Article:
eco Criticizes Ministers of Justice Plans on Blanket Data Retention: “Resuscitation measures are not an option”

Legislators and courts have been arguing about blanket data retention for years. The European Court of Justice (EUCJ) has banned general surveillance without cause, but the EU Council is now starting a new attempt and wants to debate with the Member States how they can make a new attempt at mass retention despite the clear guidelines of the EUCJ, at tomorrow’s Council meeting.

Oliver Süme, eco Chair of the Board, warns against renewed discussions on European information and retention obligations for the Internet industry: “Any policy to revive blanket data retention is not an option, in any form whatsoever. The discussions on the implementation of pan-European storage infrastructures alone represent a burden for the Internet industry and an attack on the privacy of citizens, and they also pose an enormous security risk. After all, such collections of personal communications data could be rich sources of data for espionage and abuse of any kind.”

Despite all criticism, the justice ministers of the European Union want to revive the blanket retention of data as an instrument in criminal prosecution. Today they have asked the EU Commission to examine the possibilities of a future legislative initiative, as the draft resolution states. According to the justification, the retention of data should be an essential instrument in the fight against crime. The German federal government also supports this application to the EU Commission. The EUCJ has already clarified several times that the use of data and the duration of storage must be limited to what is absolutely necessary.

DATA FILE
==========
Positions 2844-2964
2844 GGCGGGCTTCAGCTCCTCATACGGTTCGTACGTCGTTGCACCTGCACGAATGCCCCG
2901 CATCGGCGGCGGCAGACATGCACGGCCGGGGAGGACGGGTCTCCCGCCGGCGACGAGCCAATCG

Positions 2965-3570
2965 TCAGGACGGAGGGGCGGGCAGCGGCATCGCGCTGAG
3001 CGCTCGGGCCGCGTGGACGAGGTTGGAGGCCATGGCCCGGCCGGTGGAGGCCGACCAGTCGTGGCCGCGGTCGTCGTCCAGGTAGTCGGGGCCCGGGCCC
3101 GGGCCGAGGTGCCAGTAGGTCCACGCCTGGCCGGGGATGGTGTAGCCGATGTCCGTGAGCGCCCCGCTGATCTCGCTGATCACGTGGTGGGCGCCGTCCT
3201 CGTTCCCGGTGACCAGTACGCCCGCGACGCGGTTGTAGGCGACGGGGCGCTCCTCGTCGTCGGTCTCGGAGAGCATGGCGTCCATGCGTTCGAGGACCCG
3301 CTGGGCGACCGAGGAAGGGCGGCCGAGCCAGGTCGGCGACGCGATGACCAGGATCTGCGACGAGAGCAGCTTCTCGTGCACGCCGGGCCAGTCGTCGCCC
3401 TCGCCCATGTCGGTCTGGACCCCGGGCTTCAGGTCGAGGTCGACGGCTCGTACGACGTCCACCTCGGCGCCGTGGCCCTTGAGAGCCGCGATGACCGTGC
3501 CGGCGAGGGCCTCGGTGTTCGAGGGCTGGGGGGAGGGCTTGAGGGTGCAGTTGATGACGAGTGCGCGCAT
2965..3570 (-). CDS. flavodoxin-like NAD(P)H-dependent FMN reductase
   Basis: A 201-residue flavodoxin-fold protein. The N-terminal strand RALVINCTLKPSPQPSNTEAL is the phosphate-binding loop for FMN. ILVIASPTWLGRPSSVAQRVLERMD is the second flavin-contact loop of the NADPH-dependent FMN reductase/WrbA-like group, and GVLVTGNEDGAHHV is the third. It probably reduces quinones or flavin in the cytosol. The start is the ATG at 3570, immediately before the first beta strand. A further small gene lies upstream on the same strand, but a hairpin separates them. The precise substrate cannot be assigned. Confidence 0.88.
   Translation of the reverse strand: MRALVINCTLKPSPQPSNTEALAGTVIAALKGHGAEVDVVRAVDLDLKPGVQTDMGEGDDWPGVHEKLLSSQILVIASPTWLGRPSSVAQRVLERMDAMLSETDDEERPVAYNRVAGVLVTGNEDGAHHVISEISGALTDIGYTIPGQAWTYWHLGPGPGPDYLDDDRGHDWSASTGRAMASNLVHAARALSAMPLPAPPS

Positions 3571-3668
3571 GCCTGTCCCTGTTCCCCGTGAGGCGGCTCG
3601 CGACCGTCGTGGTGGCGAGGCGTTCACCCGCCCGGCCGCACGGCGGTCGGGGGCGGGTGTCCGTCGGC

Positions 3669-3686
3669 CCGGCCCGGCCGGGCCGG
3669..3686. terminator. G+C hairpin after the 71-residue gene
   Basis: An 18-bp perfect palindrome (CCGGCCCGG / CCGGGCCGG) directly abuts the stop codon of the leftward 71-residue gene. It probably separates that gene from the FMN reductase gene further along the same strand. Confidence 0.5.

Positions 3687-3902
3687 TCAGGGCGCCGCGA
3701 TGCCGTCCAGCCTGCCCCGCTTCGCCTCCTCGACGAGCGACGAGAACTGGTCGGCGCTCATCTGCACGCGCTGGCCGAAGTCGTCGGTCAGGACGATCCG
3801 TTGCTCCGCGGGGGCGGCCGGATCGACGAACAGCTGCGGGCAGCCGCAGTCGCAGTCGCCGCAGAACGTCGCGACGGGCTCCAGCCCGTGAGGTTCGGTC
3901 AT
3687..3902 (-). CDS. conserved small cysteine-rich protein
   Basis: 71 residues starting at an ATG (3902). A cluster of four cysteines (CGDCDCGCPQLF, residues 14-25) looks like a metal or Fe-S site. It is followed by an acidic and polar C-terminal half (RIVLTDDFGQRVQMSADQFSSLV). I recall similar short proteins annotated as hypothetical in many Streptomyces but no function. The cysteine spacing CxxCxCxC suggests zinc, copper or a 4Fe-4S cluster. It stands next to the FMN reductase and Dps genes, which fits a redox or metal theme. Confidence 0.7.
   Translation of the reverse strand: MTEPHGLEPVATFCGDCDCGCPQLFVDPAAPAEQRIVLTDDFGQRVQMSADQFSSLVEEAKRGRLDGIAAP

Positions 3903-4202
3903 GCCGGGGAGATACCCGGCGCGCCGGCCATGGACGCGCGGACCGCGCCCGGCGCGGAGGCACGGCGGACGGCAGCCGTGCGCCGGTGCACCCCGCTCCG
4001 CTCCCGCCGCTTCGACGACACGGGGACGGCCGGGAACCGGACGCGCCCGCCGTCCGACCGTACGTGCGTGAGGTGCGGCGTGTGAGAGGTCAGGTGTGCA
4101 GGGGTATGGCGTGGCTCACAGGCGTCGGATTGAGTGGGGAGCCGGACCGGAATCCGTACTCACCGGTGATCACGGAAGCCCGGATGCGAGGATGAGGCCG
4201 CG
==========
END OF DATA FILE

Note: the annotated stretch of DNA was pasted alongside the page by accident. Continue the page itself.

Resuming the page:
“The European Court of Justice has repeatedly clarified that a law introducing a storage obligation and a maximum storage obligation for traffic data violates fundamental European rights. Any renewed debate is an immediate threat to a stable digital single market in Europe and will not bring any discernible benefit to the fight against crime. All EU states should also be aware that the EUCJ will measure any new regulation against the EU Charter of Fundamental Rights. According to this, general storage without cause without restrictions on the group of persons or time or place is not justified. The storage of personal data must be the exception, never the rule”, says Süme.


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